Mojica and Daisy Rodriguez were mentioned as people the Government contends acted in concert with, and were supervised by, Cruz. They were not, however, two of only five possible subordinates. The Government in summation, listed at least nine for the jury, and emphasized the five participants in the daily drug operation at Apartment 2E described by Rodriguez -- Rodriguez, Reyes, Marquez, Jose at 143rd Street and Willis Avenue and the man at Anthony Avenue. (Tr. 1478.) Rodriguez also listed a sixth Carlos Rivera-Gonzalez. The drug records seized from Cruz's second apartment revealed perhaps three more individuals -- Richie, Pedro, and Skippy. It is clear, therefore, that Cruz would not have been entitled to a directed v verdict absent Tuli's Testimony.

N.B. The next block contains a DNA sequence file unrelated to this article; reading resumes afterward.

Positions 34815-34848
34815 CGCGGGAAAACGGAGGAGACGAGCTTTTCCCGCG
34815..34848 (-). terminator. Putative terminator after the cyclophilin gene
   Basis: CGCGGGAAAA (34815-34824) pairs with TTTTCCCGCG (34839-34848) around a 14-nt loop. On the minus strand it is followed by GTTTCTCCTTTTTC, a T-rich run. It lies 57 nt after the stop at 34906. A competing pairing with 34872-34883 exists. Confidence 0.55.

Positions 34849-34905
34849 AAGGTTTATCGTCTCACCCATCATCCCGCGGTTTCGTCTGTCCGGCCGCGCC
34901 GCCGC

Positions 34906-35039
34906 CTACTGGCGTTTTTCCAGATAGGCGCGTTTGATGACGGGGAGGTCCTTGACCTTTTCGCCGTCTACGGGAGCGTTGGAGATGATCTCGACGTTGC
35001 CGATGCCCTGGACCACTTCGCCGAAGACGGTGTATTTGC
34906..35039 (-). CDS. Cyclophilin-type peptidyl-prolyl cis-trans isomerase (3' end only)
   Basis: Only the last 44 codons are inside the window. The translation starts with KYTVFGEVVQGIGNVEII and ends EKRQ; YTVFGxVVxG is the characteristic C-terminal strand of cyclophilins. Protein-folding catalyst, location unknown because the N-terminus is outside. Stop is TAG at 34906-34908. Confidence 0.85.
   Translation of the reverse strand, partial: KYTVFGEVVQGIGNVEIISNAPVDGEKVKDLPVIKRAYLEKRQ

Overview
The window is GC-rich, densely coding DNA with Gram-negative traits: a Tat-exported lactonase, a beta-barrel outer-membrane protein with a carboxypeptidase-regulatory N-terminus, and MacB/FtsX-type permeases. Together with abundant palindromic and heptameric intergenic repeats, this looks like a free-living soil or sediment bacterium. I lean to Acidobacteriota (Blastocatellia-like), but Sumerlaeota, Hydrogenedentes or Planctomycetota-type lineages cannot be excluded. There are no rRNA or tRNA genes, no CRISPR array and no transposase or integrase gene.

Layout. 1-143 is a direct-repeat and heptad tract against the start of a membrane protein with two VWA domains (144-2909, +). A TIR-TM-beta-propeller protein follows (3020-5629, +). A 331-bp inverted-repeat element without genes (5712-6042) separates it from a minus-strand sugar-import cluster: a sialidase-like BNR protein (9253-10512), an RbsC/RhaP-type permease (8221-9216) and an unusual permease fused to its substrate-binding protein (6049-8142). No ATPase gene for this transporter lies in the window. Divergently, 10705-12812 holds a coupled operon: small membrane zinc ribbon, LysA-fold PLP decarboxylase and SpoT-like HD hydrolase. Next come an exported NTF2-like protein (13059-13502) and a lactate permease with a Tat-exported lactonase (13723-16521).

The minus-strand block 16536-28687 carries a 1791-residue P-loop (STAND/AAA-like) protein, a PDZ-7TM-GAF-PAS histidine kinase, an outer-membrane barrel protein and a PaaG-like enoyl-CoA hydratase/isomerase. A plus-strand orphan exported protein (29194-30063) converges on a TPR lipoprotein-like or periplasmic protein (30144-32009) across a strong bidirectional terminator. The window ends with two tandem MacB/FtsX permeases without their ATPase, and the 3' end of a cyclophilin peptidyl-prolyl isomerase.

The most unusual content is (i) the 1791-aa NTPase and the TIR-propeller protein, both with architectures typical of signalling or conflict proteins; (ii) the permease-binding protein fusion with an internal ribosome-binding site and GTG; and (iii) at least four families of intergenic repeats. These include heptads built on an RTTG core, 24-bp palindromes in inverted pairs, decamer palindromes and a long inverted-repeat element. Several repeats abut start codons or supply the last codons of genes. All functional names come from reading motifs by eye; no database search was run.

Based on Rodriguez's testimony and the corroborating evidence, the "jury could without difficulty have disbelieved [Tuli] and nonetheless convicted" Cruz. Gilbert, 668 F.2d at 96; see also Rogers, 182 F. Sup. at 787. Moreover, many of Mojica's statements serve only to strengthen the Government's case against Cruz. Thus it can hardly be argued that Mojica's comments introduce a probability of acquittal into these proceedings. See Murphy, 715 F.2d at 41-42. *fn4"